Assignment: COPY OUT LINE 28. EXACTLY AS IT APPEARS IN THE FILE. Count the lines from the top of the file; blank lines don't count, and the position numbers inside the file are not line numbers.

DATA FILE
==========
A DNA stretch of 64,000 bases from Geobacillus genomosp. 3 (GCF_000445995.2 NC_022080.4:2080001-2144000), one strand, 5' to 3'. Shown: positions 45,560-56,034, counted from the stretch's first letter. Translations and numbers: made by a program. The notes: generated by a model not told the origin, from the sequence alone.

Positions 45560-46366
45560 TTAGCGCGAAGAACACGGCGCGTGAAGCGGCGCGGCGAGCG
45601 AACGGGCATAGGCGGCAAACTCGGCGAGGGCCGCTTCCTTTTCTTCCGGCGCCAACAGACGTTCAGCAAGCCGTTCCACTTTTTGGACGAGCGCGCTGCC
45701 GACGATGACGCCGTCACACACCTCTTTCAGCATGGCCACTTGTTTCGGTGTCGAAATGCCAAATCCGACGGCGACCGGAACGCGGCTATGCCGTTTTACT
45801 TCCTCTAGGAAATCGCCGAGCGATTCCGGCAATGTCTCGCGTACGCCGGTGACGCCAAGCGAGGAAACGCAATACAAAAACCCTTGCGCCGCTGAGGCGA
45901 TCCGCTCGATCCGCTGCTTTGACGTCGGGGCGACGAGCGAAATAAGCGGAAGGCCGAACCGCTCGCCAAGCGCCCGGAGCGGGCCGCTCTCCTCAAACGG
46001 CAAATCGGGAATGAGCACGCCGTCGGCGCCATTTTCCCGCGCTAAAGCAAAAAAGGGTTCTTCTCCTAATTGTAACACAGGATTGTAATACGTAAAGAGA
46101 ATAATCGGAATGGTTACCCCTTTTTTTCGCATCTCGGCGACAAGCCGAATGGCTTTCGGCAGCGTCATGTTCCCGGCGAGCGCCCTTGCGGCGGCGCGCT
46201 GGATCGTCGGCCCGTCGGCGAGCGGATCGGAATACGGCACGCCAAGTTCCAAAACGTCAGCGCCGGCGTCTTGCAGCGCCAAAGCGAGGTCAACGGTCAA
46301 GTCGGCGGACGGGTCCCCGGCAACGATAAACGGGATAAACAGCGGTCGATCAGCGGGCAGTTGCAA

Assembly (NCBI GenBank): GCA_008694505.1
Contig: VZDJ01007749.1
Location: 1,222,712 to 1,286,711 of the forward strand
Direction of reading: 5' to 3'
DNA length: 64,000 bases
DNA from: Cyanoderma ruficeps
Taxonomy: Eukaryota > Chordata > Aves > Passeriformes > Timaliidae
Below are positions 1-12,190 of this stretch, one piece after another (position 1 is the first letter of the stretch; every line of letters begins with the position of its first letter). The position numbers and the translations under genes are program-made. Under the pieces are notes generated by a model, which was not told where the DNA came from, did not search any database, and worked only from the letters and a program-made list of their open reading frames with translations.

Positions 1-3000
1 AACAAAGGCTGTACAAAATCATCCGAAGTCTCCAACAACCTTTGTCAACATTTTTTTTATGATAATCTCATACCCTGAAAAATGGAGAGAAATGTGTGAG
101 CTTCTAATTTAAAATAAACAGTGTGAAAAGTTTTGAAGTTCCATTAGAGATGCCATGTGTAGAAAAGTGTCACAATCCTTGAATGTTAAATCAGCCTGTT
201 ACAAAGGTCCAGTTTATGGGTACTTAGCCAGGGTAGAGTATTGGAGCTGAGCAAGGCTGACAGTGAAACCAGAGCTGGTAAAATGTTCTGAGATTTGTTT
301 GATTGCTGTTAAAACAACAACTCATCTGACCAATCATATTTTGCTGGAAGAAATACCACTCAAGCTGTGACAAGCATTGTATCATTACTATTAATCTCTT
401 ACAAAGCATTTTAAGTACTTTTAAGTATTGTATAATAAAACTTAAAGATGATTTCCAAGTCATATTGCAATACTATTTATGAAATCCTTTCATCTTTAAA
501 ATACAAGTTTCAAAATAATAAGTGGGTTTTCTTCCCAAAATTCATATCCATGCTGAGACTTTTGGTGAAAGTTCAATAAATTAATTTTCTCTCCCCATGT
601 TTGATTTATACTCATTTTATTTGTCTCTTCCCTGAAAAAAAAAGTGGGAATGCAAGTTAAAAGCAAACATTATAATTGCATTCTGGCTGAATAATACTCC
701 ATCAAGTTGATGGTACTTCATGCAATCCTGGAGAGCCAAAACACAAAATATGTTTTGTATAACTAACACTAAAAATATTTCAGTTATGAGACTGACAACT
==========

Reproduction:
701 ATCAAGTTGATGGTACTTCATGCAATCCTGGAGAGCCAAAACACAAAATATGTTTTGTATAACTAACACTAAAAATATTTCAGTTATGAGACTGACAACT